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March 28, 2017

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You are going to buy a $18,000 car. The dealer offers you $2000 cash back of nothing down and 0% financing for 60 months. If you take the financing, starting in one month you will pay one-sixtieth of $18,000 each month for 60 months. In some sense that is not really "0% financing" because you could have bought the care for, effectively, $16,000 and you will be making $18,000 in payments. Use the present value formula to determine the actual finance rate. [Hint: Do not expect to solve it algebraically.]

Present value Formula: A={R[1-(1+i)^-n]} / i

where A is the present value, R is the amount of each payment, i is the rate per time period, and n is the time period.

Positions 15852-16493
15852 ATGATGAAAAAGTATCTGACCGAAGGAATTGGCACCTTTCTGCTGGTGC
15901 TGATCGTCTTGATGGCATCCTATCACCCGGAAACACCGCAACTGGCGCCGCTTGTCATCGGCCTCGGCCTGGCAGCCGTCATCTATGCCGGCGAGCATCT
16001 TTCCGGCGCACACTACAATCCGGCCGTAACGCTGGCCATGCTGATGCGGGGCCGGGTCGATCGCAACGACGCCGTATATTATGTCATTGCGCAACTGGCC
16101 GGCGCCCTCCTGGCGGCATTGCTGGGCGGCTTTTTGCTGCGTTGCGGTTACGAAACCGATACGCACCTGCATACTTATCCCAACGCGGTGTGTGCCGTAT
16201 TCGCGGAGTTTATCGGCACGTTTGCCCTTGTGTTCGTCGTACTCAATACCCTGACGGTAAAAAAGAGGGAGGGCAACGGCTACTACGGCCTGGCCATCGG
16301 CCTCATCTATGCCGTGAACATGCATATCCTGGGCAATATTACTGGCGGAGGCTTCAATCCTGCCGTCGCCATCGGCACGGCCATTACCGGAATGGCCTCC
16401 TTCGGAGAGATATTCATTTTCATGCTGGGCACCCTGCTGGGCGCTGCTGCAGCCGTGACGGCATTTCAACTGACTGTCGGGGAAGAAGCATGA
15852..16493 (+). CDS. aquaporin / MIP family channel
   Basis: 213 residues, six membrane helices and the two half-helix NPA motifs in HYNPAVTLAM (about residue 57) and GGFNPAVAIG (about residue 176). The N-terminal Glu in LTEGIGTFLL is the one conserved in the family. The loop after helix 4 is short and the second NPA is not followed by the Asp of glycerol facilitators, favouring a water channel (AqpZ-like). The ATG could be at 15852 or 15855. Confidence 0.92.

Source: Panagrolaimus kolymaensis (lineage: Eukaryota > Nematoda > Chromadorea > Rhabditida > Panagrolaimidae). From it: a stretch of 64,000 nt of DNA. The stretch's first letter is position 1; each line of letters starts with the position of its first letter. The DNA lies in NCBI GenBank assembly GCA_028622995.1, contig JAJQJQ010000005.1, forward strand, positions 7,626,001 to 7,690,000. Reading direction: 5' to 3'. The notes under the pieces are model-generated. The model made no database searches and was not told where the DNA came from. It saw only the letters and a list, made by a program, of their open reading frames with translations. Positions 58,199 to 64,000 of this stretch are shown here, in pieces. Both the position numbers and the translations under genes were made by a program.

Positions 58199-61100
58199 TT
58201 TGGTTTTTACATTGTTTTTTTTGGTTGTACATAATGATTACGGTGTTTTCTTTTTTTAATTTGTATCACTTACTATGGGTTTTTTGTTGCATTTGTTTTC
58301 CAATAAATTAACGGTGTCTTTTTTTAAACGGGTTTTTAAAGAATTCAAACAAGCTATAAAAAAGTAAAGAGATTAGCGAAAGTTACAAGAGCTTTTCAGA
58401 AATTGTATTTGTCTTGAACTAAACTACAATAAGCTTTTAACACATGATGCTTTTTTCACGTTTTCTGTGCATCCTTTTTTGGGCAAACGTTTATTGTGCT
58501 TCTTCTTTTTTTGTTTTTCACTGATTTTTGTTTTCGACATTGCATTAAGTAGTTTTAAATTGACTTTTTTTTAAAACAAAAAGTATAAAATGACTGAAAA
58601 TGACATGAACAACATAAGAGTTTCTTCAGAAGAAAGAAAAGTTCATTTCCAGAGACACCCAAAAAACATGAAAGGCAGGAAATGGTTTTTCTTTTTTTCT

• math: precalc - ,

    Please respond somebody!!!

  • math: precalc - ,

    16000 = 300(1 - (1+i)^-60)/i
    53.3333 = (1 - (1+i)^-60)/i

    After a few trial-and-error attempts with my calculator, I "sandwiched" the rate i between .004 and .0038

    so
    .004 53.24886
    i 53.33333
    .0038 53.561
    we can now set up an interpolation ratio
    (i - .004)/(.0038 - .004) = (53.3333-53.24886)/(53.561-53.24886)
    i = .003946

    check:
    300(1 - (1.003946)^-60)/.003946 = 15999.86
    not bad

    so the annual rate is approx .003946 x 12 = .04735
    or 4.735%

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